Bookworm: Seat backs upright, tray tables locked, get 'Fly Girl.' Buckle up!

‘Equal Partners’ is a good conversation starter for fixing the status quo in your relationship status

Terri Schlichenmeyer
Columnist

“Fly Girl”

  • By Ann Hood
  • c. 2022, W.W. Norton
  • $26.95, 269 pages

Cairo, San Juan, London, Dublin. Sometimes, you just need to get outta Dodge and out of your comfort zone by spending time in totally different surroundings. Barbados, Rome, even a quiet cabin across the state will work, if you’re in the right mood. Travel may be a little difficult these days, though, so how about some armchair travel? Read “Fly Girl” by Ann Hood and prepare for take-off.

“Fly Girl” by Ann Hood.

Ever since she was a preteen, Ann Hood wanted to be a flight attendant. She also wanted to be a writer and she figured they’d go hand-in-hand: she’d travel on-the-job, around-the-world for free and have “adventures” that would enhance her writing. That was the plan, and her dream never faded: when she was nearing college graduation and her parents asked her what she hoped to do with her English degree, she told them she was applying for flight attendant school.

She quickly found out that attending TWA’s flight school was harder than four years of college.

Hood and her classmates had to learn how to deal with drunks and heart attacks. There were dozens of things to remember, from uniform codes to weight restrictions to knowledge of airport codes to menus. They had to learn how to carry trays and fill coffee cups while wearing high heels on a moving airplane.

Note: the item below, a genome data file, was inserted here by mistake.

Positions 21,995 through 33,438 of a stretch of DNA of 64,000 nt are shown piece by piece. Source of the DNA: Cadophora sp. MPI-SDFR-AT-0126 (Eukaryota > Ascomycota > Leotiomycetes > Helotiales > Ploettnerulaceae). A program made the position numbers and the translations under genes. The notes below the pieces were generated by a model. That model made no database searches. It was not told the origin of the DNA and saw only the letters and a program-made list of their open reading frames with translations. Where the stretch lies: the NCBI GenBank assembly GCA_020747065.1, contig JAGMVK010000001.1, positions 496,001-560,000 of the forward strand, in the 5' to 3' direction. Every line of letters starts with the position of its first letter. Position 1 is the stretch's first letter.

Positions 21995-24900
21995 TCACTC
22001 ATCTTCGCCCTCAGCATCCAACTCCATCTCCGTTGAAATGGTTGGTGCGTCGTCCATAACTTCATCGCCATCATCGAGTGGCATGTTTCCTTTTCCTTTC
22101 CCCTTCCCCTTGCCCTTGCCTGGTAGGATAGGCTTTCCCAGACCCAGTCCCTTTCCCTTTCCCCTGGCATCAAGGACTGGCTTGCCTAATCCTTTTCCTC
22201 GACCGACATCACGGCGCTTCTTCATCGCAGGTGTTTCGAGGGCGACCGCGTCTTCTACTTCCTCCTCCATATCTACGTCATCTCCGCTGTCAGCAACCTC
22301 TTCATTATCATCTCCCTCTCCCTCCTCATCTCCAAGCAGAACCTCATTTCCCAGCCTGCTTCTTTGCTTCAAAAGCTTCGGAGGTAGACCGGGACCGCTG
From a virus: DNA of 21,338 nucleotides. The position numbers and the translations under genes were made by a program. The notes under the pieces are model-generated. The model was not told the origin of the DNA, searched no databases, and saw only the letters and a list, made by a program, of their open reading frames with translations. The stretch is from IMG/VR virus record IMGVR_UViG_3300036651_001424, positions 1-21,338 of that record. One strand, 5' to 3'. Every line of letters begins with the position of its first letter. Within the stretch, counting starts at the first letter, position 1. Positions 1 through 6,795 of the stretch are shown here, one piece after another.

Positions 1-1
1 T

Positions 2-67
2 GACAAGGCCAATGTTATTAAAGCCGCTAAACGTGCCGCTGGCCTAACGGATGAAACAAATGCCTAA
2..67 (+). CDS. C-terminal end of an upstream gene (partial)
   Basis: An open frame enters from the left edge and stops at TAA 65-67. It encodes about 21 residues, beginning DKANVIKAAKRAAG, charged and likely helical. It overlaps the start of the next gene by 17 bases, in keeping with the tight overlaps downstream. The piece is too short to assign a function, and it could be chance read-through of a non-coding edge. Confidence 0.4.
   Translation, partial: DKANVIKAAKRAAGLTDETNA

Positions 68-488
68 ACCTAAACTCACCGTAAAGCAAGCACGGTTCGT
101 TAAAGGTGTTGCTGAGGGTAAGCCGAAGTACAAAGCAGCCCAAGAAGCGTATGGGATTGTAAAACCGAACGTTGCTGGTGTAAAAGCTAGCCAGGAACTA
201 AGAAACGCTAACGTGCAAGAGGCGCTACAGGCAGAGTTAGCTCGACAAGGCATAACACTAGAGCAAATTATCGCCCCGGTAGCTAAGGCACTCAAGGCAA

“Fly Girl” author Ann Hood.

There was so much to absorb, so much to know that Hood barely paid any attention to the talk of airline deregulation. She was more focused on working her way up, learning to bid schedules, and doing the best job she could. Bonding with the other attendants was important. Keeping passengers safe and happy was, too, and the ability to fly free anywhere there was an airport kept her happy. Hood dated, enjoyed her life as a single woman of the world, started writing a novel, put it away, started another, and procrastinated.

And then deregulation actually happened, and Hood was furloughed for the long-term. She downsized, wondering if she’d ever fly again, and she started writing in earnest.

“I had the best job in the world,” she said. Or maybe two of them...

Like most people with interesting careers, author Ann Hood says that folks ask her all the time for stories. If you’d like some, too, “Fly Girl” is a good answer.

Once not too long ago, flying was glamorous and special, with meal service, free drinks, and people dressed up to go. Hood’s stories casually straddle that, and the beginning of modern air travel, and they go beyond the airport. There’s not a lot of tell-all – certainly, other books in this genre are juicier – but you won’t notice the lack of scandal much, since Hood’s life outside the cabin is more heavily featured here, and those stories are just as fun. It’s like lucking out and finding that your seatmate – the person you’re delayed with on the tarmac for the next hour-and-a-half – is a former attendant and is happily, wonderfully chatty.

So. Seat backs upright, tray tables locked, get “Fly Girl.” Buckle up!

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“Equal Partners: Improving Gender Equality at Home”

  • By Kate Mangino
  • c. 2022, St. Martin’s Press
  • $29.99, 344 pages